May 04, 2012

Tricky Stem Mitres

I started some of the prep work for the mitres on my custom stem for the new bike today.  Typically one would use a program such as Tube Notcher to obtain a computer generated template for the tube to be mitred when cutting the tubes by hand with a hack saw and file.  This program (and several like it) allow you to input the outer diametres of both tubes, wall thicknesses and angle at which the two tubes meet.  The program calculates the mitre lines from the input and provides a printable pattern with which you can trace onto the tubes or wrap around as a paper guide.  I especially like some of the programs which provide templates for seat stay mtires and cross braces.  This is a quick and easy way to map out your work before you make the first cut.  Then there is the more complicated method of constructing a template by hand using a ruler, tape measure, angle finder and a good eye.

I decided that I would start work on the stem ahead of the frame and fork.  I would rather make an error on the stem as I develop my brazing technique than botch a fork or worse, the frame.  It would be easy enough to start by brazing the fork crown to the steerer tube and call it 'step one'.  Seeing as I have a bit of an excess length of stem tubing I thought I would start there for two reasons: one, if I were to make a mistake I could undo the braze and start over with the left over length of tube, and two, if I really screwed things up I would only be out the materials for the stem and I could still proceed with the frame and fork while I re-ordered parts.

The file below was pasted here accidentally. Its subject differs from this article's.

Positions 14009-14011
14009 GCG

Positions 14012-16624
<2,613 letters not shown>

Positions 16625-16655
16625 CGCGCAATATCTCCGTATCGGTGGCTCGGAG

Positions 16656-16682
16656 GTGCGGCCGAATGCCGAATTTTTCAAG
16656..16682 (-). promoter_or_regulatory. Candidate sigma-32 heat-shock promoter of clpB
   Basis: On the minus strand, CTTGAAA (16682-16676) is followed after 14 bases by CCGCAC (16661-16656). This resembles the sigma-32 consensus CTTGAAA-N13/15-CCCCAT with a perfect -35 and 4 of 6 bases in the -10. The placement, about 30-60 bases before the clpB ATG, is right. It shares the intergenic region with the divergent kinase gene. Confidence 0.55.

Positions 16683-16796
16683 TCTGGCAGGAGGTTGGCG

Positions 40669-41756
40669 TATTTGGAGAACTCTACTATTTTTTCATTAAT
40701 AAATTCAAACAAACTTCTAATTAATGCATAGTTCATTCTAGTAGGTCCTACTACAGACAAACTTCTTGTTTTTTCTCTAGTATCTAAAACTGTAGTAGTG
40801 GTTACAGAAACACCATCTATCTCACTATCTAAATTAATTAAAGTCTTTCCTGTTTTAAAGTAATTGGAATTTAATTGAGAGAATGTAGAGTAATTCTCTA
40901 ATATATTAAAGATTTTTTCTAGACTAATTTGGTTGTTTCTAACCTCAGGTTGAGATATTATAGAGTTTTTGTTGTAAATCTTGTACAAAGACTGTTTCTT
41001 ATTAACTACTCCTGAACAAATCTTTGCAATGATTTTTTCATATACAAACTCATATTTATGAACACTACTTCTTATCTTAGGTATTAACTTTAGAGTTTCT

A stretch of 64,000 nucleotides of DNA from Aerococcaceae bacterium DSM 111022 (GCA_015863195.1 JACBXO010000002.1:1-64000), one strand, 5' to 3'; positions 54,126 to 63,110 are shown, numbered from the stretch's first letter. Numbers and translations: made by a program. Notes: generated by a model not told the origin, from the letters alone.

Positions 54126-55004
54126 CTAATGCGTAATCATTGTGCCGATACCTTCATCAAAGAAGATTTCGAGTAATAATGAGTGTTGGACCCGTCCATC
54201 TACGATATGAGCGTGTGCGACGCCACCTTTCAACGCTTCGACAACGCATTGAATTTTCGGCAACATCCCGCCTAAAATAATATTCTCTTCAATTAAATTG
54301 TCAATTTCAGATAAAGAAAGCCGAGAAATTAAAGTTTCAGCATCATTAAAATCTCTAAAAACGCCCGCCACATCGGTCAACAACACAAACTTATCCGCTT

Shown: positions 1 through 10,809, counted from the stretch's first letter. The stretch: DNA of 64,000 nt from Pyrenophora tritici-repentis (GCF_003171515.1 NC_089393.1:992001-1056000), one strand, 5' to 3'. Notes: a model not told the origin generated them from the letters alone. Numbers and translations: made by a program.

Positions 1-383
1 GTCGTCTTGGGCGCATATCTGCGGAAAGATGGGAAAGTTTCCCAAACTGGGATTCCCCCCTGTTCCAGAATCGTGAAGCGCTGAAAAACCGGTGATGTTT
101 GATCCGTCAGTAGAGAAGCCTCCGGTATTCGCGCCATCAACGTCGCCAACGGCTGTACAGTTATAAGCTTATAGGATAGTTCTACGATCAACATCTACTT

The catch here is that I am not able to use tube mitre to create a template.  These programs are great so long as you are working with round tubing.  The stem kit I am using for this build is only available with a tear-drop shaped stem tube and matching lugs.  I would have rather been able to use a tested method for my first mitre, but alas it is not to be for this stem.  My one concern is being able to keep everything in phase since I will have less room for error with the tear-drop shaped tube.  The tear-dropped tube has a minor imperfection at the weld site along the length of the tube.  I am hoping this will not lead to a visible gap at the join with the lugs.

I used as much accuracy as I could in creating a paper template which fit both snugly over the tubing and as well inside the lug cavity.  If all goes well it will help me produce a clean mitre.  I was planning on using silver to braze the stem together, but I am now considering using brass, as I have plenty of brass rod an flux, more so than silver.  I will save the silver for the frame and fork lugs save for the steerer tube which I will braze using brass.

Transferring the template to the tube so that the lugs will end up in phase will, I expect be a little tricky.  If all goes well I will mitre the tubes to fit securely in the lugs with gapping at a minimum.  I will fabricate a crude jig to help keep things in alignment as I bring the joints up to temperature with the torch.  For now I will start by mitering one tube end and inspect for any extra gapping that could lead to a loss in alignment.  This stem will be brazed at a length of 105 mm centre to centre.  There is more than enough tube left over if I end up being too far off the mark to start again.

Tomorrow I will cut the mitres and clean up the lugs to get rid of the finish left behind by the investment casting process.  I am hoping to polish the lugs to a high sheen.  I have given some thought as to whether or not I will have some of the lugs on the bike chromed.  I will have to inquire as to how much it will cost as I have absolutely no Idea at this point.

 Once things are set up in alignment I will light the torch and braze my first joints.  Then it will be on to the fork crown, blades and dropouts.  Fingers crossed.

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